Using Movies for Effective Instruction

Teachers have always shown movies in the classroom, but most of the time we associate those movies with dead time, or non-instructional time. However, with the age of digital everything, the right movie can capture the attention of students and make a concept more concrete for student understanding. says that movies can enhance student learning but also be a poor use of time if not planned extremely well. The key is to choose the right movie.

Pros of using movies for learning:

  • Movies that tie in well with content can definitely enhance learning for students.
  • At times, a concept such as the Holocaust can be vague and unfamiliar. Showing a movie after reading a book on this event can really help students to understand the magnitude of this historical time.
  • Movies can motivate students by sparking conversations about deeper topics that would probably not have happened without this media.
  • They support the concept of Gardner’s multiple intelligences by blending words with sounds, pictures, and senses.

Cons of using movies for learning:

  • Some parents object to using movies for instructional purposes, so make sure to get permission first.
  • It can be a time waster even when we don’t intend for it to be.
  • Remember that movies are fanciful representations of reality, so be sure that the movie you plan to show is actually historically correct. If you decide to show one that is not because portions of it are helpful for understanding, point out the exaggerated parts to the students.

There are without a doubt many educational movies and documentaries that will expand the knowledge of events and concepts that students might have difficulty understanding. Mr. Needleman, writing for, says, “Movies from YouTube, Teacher Tube, iTunes podcasts, and commercial DVDs that I show in frequent short bursts in the classroom with adults and children to help make my points and show visual examples of what I’m talking about.”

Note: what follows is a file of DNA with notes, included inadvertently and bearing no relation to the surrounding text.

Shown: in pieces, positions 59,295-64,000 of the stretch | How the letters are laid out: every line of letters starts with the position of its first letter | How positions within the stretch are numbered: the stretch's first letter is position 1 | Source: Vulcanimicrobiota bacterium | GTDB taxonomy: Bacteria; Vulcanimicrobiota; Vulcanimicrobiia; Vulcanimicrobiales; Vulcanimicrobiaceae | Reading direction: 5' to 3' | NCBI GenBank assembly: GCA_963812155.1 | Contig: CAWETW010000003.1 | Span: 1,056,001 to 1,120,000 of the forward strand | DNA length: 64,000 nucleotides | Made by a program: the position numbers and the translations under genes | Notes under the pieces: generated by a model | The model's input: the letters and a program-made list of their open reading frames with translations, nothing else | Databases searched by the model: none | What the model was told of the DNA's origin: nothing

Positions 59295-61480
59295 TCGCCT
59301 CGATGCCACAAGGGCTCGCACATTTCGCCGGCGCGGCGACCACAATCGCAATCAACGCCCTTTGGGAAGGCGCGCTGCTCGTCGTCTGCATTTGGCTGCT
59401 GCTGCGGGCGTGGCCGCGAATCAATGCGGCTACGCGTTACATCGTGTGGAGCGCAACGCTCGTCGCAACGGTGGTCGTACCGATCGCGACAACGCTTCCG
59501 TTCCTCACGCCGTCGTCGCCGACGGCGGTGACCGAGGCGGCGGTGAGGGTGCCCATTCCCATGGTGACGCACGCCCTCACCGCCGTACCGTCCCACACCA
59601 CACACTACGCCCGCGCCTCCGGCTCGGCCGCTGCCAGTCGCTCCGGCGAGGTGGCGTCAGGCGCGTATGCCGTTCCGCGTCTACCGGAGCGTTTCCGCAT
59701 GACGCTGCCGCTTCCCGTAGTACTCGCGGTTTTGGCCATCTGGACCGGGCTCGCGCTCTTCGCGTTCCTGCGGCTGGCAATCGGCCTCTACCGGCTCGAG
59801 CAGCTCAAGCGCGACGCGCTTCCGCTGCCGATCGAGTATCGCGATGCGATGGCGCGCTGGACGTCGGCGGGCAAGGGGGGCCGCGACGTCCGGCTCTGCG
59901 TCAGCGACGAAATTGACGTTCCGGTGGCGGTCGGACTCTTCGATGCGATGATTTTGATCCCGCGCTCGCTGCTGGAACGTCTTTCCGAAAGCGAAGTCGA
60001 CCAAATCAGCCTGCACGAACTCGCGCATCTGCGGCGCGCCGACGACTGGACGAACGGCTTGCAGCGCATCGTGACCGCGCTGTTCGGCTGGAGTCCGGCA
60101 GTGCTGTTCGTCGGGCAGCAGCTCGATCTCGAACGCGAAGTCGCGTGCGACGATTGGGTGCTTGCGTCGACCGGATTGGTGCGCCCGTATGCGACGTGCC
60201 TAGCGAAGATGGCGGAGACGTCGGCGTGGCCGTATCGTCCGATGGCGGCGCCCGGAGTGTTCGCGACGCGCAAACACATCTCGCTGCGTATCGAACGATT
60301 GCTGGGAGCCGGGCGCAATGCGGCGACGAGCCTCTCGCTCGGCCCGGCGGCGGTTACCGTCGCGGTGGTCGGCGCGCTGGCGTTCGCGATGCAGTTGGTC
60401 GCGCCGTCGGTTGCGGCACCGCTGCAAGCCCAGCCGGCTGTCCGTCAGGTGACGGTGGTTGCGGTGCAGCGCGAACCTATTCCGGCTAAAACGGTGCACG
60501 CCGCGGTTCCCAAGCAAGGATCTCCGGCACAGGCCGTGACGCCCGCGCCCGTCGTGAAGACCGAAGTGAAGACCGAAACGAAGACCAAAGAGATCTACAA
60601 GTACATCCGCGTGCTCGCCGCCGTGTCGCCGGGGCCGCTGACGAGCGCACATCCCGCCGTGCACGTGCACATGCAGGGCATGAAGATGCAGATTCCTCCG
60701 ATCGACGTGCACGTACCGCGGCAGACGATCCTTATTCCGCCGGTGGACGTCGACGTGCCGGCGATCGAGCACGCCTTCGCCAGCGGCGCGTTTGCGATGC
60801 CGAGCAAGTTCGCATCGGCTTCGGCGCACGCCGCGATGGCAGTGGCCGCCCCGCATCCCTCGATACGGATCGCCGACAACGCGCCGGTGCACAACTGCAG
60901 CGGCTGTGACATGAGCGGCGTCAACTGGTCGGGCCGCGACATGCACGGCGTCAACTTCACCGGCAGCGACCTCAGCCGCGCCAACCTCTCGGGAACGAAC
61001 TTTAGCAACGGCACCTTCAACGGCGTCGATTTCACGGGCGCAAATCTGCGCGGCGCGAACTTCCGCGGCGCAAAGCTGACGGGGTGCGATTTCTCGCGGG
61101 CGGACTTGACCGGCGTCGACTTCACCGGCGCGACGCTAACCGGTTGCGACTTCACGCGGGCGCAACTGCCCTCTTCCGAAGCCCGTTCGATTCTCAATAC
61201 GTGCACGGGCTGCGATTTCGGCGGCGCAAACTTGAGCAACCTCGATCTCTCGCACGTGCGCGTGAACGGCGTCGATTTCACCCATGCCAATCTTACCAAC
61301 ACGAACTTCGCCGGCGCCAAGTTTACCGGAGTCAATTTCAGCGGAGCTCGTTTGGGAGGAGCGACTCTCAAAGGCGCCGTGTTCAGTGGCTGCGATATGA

There are specific ways to use movies and other media in the classroom:

  1. Watching a movie should be as challenging as reading a book. Using them for Friday fun day defeats the purpose of learning from them.
  2. Showing a movie at the beginning of a unit instead of at the end can give background information that is helpful as the students progress through the learning unit.
  3. Stay engaged during the movie. This is not the time for you to check your phone.
  4. Spell out clearly how the movie relates to what you are learning.
  5. Have students write down one thing they found interesting and one question they had. Afterward, use the questions to guide the research in the unit.
  6. Keep the remote handy because you should be stopping the movie to point out interesting facts or discuss something controversial. These stopping points can actually help students retain what they see and hear better.
  7. Students must recap and evaluate what they learned from the movie and how it helped in their understanding of the subject.

With movies on Netflix and many other streaming services, you can even download a movie to show for class if streaming is not possible during the school day. The common consensus is that movies can be strategic instructional tools if used wisely.


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